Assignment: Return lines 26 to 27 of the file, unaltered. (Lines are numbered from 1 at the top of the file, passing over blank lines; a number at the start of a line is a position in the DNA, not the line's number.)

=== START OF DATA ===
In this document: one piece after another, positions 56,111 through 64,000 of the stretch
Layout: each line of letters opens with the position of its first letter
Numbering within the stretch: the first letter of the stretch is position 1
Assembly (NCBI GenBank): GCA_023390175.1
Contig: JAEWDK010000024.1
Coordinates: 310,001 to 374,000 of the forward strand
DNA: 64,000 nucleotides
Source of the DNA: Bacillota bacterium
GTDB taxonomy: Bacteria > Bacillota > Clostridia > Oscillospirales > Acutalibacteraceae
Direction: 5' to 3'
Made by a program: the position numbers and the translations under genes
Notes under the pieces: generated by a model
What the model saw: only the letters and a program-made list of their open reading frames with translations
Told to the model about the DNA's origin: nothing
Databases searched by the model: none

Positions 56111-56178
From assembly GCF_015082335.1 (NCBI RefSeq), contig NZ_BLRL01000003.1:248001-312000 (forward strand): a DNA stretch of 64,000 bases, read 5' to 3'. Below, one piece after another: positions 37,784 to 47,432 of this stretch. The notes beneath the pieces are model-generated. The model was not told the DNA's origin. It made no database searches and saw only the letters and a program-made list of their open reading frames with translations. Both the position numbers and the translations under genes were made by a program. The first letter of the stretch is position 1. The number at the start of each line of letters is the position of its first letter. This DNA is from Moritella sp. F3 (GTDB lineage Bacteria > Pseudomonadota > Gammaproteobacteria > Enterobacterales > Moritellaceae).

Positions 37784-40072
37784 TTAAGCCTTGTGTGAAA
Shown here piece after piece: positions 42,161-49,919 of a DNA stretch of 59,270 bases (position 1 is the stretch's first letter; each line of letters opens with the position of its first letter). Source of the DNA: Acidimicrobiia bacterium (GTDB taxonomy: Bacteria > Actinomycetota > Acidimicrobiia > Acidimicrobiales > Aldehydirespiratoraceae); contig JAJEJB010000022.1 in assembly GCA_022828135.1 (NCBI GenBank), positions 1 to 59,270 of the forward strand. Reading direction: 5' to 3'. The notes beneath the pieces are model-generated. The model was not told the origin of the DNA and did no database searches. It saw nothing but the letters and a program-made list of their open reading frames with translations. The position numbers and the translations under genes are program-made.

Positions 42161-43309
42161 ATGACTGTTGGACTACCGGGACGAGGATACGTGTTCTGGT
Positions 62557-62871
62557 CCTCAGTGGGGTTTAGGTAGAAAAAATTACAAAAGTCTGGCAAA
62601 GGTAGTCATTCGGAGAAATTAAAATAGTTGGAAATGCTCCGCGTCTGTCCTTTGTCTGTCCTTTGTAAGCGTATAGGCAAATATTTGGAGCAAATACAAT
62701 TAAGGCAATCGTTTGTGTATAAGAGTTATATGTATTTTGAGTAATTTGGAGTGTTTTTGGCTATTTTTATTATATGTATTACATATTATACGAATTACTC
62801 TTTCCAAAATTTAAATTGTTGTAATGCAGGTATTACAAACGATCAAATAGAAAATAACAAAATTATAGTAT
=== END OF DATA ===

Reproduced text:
62701 TAAGGCAATCGTTTGTGTATAAGAGTTATATGTATTTTGAGTAATTTGGAGTGTTTTTGGCTATTTTTATTATATGTATTACATATTATACGAATTACTC
62801 TTTCCAAAATTTAAATTGTTGTAATGCAGGTATTACAAACGATCAAATAGAAAATAACAAAATTATAGTAT